Monday, September 12, 2011

An Interim Report On Glenn Beck's New Online-Only Venture

Back in July, I wrote this post discussing Glenn Beck's move from Fox News to his own online-only media base, as well as Oprah Winfrey's recent move to her own cable network. I closed the post with these passages,

"Beck made sure his new venture is easily found, cheap to join, and ubiquitous. By emphasizing smart phones and tablets, plus political action projects, he's opened up his venture to younger audiences, as well as older ones.

Whether Winfrey or Beck proves to be more financially successful might be less important for the old media world, in the long run, than that both former conventional media stars bolted their former homes to control their future media destinies with so much apparent ease. How they fare may vary, of course, as Winfrey's management headaches attest. But their example may begin to sink in with more conventional entertainment creators who, until now, have sold their television series to broadcast and cable networks.

How long will it be before Glee, MadMen and Psyche simply go to websites and enjoy 100% of subscriber fees, selling by the episode, season or more, via credit cards and PayPal?"
This morning's edition of the Wall Street Journal provides some interim information on Beck's move. First, it refers to "clashes with network management" as part of Beck's motivation for the move. I'm sure Fox was getting pressure from various sources, given Beck's unvarnished, in-your-face style of confrontational video journalism.
But, as Beck explained in his web-based infomercial for his new online network, which aired immediately after he closed his last Fox News program, he had been urged by others to make such a move earlier than just this year.
According to the Journal piece,
"Because Mr. Beck owns the show and the network, he could make substantially more than the $2.5 million salary he got each year at Fox. GBTV is on track to take in more than $20 million in revenue in its debut year, according to a person close to the company.

The television industry will be watching closely to see whether the TV host can preserve his popularity while migrating to the Web, where efforts to get consumers to pay to watch online-only channels are just beginning.

When Mr. Beck announced GBTV in June, the network had 80,000 subscribers. In the months since, GBTV subscribers have swelled to more than 230,000, according to people close to the network, even though Mr. Beck's show hasn't yet begun.

The audience is far less than the more than 2.2 million daily viewers his program on Fox drew, on average, over its 27-month run, which ended in June after clashes with the network's management.

But it is more than the average 156,000 people who were watching the Oprah Winfrey Network in June.

Like GBTV, OWN was started by a major TV personality, but it's available through a traditional cable subscription. By contrast, Mr. Beck's network is available a la carte to subscribers who pay $9.95 a month to stream the network on and over interconnected devices such as tablets and mobile phones. The network's programming includes a reality show about the making of GBTV and a program anchored by Mr. Beck's co-hosts from his nationally syndicated radio show, which draws 10 million weekly listeners. A block of children's programming is slated to start later this month.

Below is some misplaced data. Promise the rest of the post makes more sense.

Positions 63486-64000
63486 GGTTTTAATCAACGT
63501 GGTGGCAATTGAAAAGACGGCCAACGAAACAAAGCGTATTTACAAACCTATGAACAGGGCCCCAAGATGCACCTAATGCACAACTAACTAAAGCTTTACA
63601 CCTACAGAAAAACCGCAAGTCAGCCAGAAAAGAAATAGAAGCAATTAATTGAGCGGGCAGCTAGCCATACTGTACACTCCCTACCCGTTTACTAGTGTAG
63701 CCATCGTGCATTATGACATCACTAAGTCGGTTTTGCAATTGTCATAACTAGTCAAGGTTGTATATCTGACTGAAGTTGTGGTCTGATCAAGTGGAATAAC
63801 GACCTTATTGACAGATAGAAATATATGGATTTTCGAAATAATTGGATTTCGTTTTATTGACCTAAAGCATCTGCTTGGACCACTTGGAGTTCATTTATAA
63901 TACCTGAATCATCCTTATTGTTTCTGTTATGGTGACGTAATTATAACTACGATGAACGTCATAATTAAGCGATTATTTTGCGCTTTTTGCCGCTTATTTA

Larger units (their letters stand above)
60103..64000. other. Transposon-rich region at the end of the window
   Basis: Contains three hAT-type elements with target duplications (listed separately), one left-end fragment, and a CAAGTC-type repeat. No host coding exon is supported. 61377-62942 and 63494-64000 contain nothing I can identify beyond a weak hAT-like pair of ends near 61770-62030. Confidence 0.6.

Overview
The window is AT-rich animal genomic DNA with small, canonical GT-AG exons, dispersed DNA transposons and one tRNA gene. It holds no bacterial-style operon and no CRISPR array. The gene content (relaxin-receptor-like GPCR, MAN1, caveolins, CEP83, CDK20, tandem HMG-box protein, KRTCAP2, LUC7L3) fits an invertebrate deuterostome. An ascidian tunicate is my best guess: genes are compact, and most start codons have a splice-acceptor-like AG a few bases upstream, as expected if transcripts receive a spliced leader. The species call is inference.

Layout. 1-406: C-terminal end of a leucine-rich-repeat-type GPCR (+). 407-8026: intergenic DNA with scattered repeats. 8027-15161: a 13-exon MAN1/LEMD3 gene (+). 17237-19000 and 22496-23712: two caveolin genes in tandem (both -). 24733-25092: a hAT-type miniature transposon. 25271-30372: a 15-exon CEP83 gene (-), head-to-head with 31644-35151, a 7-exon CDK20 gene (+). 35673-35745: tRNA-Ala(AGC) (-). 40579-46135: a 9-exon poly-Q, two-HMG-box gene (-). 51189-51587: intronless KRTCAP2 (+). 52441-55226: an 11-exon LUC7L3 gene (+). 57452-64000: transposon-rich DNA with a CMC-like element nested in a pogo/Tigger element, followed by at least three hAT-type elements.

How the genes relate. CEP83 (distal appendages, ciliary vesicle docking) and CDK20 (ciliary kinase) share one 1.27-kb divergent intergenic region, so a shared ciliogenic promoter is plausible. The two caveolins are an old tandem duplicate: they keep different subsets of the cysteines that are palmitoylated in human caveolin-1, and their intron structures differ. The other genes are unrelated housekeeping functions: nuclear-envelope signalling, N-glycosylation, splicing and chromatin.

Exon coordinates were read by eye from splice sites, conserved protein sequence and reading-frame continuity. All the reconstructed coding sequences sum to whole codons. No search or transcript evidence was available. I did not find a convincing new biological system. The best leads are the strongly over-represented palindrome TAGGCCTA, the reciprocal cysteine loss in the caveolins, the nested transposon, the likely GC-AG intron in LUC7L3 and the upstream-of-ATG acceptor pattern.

Mr. Beck said one of the reasons he ditched a network for the Web was a desire to reach out to young people. "I think networks are a thing of the past," he said. "I don't know anybody under 30 who is watching television the way I watched television. Technology has allowed people to change the way they consume the news, and we want to be where people are going." "

I'm impressed. Beck is already drawing almost 50% more in directly paying audience than Winfrey is via included cable distribution. Not to mention that Beck's program, which aired on Fox at 5PM, can now reach subscribers via wireless iPads and smartphones while the adults commute home from work. And Beck isn't wrong in his views, presented in the last paragraph of the quoted text. He's playing a long game for younger hearts and minds which don't see a few bucks per month as too much to pay for video programming.

In fact, Beck is teaching people to more aggressively disintermediate their cable television bills by beginning to pay directly for individual channels. The Journal article contends that Beck's subscription is $9.99/month, buy my July post, written soon after I watched the channel's infomercial, clearly states that the price closer to $5/month. I believe it was a charter-member price. But isn't it likely that, over time, Beck's channel will offer attractive renewal prices, or significantly lower rates for annual members? Not to mention begin to offer private social-networking marketing deals a la Groupon and LivingSocial? And discounts for referring friends to become subscribers?

Of course he will.

I don't have much doubt that Beck's experiment will succeed, even if not immediately. I believe he's shown insight in identifying how to secure editorial independence, the entire cashflow stream of a network, and adapt to video buying and viewing habits made possible and becoming predominant, thanks to evolving technology.

And, in time, I suspect, because of the nature of Beck's topics and audience, he'll have shown himself to be shrewder than Winfrey by assuming full ownership and risk, but retaining total control and financial rewards.

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